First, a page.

When Nicole K started The Tapestry Project in 2014, she knew the journey ahead would be difficult — not least because she herself grappled with depression, but because public acceptance of mental health issues was slim at the time.
"When I was first diagnosed with (depression) in 2006, even saying the word 'depression' resulted in either shaming or shunning," says Nicole.
Still, the writer — who declined to disclose her surname — wanted to provide people with mental health issues a platform for their voices to be heard: Even if it meant eliciting unpleasant emotions.
"I usually mentally prepare myself before I read a new submission, because you'd never know what you're going to get," she confides. "It does take an emotional toll on me, so I have to be mindful to take a break and recharge before I engage with the next person."
But it does little to hamper Nicole in her quest to help normalise discussions about mental health. The Tapestry Project's latest initiative, Sit With Me, was produced for the recent 2020 edition of the Singapore Writer's Festival.
The microsite — which can be viewed here — features 12 stories and poems from Singaporeans that explore how they dealt with their mental health during the tumultuous year. The site also comes with a warning: "Due to the nature of these stories, we ask that readers exercise discretion as some themes might be triggering."
Courtesy of Nicola Dreyer
In Sit With Me, a writer grapples with body dysmorphia intensified by the lockdown, while another speaks of a terse long distance relationship laced with self-harm. The concept of the virtual exhibition — with its name and accompanying photographs of empty chairs — is a reference to Gestalt therapy, a psychotherapy method that utilises chairs to help patients actualise and work through internal conflict.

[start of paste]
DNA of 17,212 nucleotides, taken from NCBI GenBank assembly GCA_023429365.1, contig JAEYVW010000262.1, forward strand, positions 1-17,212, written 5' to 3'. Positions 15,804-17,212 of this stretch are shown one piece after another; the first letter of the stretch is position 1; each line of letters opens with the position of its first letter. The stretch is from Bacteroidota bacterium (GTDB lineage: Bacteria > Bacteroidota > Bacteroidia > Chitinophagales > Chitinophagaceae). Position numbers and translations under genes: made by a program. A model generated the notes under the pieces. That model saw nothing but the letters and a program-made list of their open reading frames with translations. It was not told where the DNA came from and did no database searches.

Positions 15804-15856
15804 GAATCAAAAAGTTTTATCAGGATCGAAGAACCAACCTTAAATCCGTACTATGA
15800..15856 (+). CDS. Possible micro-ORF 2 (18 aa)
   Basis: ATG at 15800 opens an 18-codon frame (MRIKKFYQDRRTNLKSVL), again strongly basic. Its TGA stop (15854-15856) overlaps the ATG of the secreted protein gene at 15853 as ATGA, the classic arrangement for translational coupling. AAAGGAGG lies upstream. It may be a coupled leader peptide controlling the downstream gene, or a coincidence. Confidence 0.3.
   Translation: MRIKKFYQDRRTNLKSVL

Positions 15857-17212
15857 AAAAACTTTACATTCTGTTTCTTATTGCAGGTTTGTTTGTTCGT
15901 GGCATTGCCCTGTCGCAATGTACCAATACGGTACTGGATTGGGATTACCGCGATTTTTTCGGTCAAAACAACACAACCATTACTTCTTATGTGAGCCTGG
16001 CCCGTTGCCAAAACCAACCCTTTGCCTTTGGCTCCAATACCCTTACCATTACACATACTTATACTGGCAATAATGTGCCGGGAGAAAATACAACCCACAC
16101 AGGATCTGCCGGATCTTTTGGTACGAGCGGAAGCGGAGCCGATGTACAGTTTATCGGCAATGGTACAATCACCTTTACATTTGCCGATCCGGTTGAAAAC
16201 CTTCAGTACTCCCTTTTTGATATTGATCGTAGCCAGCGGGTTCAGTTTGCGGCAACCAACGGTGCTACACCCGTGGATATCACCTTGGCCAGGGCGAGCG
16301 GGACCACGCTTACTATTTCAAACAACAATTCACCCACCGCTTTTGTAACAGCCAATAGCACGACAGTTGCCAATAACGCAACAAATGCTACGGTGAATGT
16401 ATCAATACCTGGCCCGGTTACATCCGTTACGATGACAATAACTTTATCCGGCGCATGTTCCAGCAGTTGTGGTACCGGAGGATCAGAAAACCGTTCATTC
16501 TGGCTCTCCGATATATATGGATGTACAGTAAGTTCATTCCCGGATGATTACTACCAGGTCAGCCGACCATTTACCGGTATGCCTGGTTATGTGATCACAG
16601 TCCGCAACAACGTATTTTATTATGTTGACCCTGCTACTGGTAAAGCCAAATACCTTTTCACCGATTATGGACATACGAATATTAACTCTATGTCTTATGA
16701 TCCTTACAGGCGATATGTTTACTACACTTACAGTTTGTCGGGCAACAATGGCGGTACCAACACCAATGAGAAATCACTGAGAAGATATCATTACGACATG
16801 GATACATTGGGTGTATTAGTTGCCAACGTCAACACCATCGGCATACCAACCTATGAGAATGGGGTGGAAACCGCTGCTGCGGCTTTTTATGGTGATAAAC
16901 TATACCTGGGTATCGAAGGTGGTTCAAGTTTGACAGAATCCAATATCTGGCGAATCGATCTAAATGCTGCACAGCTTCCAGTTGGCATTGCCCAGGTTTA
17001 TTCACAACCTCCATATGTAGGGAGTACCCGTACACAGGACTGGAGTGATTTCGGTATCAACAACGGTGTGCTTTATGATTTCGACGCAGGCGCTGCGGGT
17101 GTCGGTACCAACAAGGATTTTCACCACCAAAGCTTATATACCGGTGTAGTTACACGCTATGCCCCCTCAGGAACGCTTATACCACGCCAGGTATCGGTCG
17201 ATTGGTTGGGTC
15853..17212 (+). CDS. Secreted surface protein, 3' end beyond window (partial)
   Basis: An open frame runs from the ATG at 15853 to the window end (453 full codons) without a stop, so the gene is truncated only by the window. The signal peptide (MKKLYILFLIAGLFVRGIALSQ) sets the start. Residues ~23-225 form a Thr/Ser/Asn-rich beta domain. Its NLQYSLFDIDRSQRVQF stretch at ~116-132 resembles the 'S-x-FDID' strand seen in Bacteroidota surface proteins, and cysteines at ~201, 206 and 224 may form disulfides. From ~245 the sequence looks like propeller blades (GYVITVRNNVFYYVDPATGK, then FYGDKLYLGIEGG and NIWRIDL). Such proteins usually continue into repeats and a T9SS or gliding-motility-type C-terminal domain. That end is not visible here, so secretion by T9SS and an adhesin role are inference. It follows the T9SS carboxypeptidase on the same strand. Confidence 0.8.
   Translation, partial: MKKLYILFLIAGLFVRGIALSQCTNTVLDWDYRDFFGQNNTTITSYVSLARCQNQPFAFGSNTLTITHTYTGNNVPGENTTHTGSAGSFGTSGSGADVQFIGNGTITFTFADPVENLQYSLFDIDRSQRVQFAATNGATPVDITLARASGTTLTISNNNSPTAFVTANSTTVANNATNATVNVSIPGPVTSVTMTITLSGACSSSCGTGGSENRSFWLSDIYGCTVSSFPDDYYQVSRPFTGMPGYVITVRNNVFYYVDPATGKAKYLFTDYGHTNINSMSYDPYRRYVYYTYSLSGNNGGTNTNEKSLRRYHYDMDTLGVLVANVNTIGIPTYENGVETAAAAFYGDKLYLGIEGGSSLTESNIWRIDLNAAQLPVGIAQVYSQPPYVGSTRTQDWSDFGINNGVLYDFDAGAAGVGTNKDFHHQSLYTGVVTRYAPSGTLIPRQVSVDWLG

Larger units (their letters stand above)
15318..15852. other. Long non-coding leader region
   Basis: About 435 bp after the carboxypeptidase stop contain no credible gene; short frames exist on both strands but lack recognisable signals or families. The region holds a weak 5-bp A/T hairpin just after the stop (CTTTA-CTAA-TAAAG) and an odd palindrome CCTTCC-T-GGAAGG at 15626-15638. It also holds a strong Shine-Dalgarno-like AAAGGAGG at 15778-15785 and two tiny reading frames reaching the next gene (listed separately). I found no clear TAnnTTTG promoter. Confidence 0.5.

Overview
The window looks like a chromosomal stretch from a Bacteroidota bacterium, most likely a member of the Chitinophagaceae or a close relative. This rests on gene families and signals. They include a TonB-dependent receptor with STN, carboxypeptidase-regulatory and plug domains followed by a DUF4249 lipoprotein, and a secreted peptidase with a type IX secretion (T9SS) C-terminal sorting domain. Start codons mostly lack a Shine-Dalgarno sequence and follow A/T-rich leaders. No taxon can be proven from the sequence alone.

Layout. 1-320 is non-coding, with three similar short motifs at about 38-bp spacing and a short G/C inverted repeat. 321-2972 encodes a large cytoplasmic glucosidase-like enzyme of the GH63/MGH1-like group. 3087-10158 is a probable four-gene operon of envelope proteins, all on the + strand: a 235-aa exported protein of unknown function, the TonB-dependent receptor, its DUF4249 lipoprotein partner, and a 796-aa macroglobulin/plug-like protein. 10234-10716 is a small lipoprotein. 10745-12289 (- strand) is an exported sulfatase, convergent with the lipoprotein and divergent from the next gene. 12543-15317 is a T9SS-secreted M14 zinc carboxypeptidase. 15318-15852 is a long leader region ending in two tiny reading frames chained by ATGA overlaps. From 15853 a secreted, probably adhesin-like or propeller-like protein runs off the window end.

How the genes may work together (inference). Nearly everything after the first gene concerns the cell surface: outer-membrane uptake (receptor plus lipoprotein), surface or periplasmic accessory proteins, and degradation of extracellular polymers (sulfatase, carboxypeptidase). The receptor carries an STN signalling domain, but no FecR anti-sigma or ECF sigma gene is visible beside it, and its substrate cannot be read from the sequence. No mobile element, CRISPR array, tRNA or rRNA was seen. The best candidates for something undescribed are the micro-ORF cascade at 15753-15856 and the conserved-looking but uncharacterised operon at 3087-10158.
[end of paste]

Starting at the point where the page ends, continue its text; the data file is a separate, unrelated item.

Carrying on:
As Nicole says, her work as a curator for essays about mental health — oftentimes intimate and raw — can be triggering, but she sees her experience with depression and anxiety as "an asset — not a liability".
"It may sound controversial, but I see my lived experience as an asset," she says. "It serves as a bridge to connect with people on their journeys, and helps me meet them where they're at."
One sign that her work is bearing fruit lies in the country's changing attitudes toward mental health.
Nicole says The Tapestry Project has seen a "steady increase" in the number of submissions since its inception. "When we started in 2014, we received maybe no more than five stories, all written under pseudonyms, for the whole year. Fast forward to 2020 and we've published nearly 30 stories (from February to October 2020) alone."
For Nicole, giving these stories a public platform to be shared and discussed is an essential stepping stone in making Singapore a more welcoming place for people with mental health issues.
"I think in order for any sort of change to happen — be it institutional, cultural or even personal — it requires us to take an honest look at ourselves," she says.
"We need to listen to the kinds of conversations that we're having with ourselves, as well as one another. And for that to happen, it takes awareness, openness, and time."
Visit The Tapestry Project's page here.
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